Utah’s UTOPIA: Necessary Infrastructure or an Illegitimate Pseudo-Market?
A showdown in Orem earlier this week highlighted some of the (significant) problems faced by the Utah Telecommunication Open Infrastructure Agency, commonly known as UTOPIA. It also puts on open display the rampant violation of property rights and the fundamental misunderstanding many people have of what free enterprise actually is.
A decade ago, UTOPIA began as a confederation of sorts between its member cities, now numbering at 16: Brigham City, Cedar City, Cedar Hills, Centerville, Layton, Lindon, Midvale, Murray, Orem, Payson, Perry, Riverton, Tremonton, Vineyard, Washington, and West Valley City. Banding together to build an infrastructure for fiber internet access, they were told by UTOPIA that the service would be high in speed but low in cost.
To date, around $185 million in taxpayer dollars have been funneled from taxpayer pockets to those of UTOPIA. Member cities are required to make annual payments of nearly $13 million simply to discharge the debt on the bonds.
And while all property owners are being forced to fund this technological morass, not all of them can even benefit from the service. UTOPIA promised to have their network built out to all 141,000 households within the member cities by 2007, but to date have only made it available to well below half that number, 58,000. Further, while estimates predicted that 58,000 people would become UTOPIA subscribers by 2007, only 10,000 are subscribers to date.
The underwhelming adoption rate of the UTOPIA network only complicates the issue for member cities, who committed themselves to fund operations and because of low subscriber dollars, believe they must then forcibly tax everybody, subscriber or not, to prop up the failing system.
This brings us to Orem, where city officials were proposing a 47% increase in property taxes to cover nearly $3 million owed to UTOPIA. In an eight hour long taxation hearing earlier this week, the council voted 4-3 to approve a $1.7 million property tax increase, which is about half of the original proposal. The remainder of the shortfall will be accomplished by buying a few less vehicles, dipping into the city’s reserves, and not giving employees any raises this year.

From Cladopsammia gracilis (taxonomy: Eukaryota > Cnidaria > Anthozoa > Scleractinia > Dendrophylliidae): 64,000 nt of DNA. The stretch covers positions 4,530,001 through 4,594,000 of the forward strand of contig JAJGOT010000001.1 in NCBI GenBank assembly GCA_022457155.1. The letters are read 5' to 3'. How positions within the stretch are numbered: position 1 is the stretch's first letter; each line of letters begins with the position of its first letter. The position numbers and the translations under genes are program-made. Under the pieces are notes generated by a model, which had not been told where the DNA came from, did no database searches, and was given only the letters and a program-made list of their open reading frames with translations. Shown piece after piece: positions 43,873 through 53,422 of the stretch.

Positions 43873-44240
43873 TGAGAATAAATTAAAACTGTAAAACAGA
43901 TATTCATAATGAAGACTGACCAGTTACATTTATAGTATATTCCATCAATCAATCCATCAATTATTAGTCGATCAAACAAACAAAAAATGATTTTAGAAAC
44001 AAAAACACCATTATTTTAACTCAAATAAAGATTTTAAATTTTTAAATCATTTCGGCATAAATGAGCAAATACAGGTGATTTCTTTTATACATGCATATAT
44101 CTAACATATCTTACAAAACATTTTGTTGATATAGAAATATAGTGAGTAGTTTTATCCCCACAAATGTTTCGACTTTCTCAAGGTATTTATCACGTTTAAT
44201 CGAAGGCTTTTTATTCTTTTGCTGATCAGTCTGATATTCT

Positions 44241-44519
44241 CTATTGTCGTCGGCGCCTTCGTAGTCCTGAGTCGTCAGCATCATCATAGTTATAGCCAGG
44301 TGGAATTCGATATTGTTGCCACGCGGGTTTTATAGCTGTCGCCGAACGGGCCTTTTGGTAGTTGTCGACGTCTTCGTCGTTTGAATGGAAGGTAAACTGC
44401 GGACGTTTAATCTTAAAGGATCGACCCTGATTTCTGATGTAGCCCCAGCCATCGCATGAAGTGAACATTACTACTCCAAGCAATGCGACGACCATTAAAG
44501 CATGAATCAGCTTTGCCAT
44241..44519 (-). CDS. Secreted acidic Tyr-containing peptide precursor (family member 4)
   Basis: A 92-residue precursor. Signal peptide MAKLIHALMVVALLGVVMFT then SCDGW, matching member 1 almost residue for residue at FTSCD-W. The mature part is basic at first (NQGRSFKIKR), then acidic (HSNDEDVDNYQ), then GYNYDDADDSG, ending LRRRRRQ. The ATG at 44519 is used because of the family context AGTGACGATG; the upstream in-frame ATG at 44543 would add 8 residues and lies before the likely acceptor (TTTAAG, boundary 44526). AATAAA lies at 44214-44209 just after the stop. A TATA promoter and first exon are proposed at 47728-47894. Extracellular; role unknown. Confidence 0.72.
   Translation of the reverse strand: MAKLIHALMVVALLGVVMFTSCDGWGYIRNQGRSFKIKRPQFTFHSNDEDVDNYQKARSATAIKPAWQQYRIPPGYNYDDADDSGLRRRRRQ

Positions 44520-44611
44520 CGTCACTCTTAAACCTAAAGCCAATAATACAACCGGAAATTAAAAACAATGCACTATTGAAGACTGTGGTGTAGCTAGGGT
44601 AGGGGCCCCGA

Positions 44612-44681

What an absolute mess.
The painful truth is that the city’s obligations might more easily be met through other means, such as stopping subsidies to other businesses and ever-so-slightly reducing the enormous compensation package given to employees. Raising taxes is never the answer; if the city made commitments, then the city should make necessary cuts to come up with the money from existing sources. That limited government, free market conservatism many people in Utah preach? We’d love to see it actually see the light of day, somewhere.
The Orem issue has also ignited some back and forth between UTOPIA and the Sutherland Institute, which opposed the Orem property tax increase. Sutherland conducted robocalls in advance of the taxation hearing, encouraging people to attend and oppose the tax hike. In response, UTOPIA penned a defensive blog post aiming to take on Sutherland and justify its indebted existence.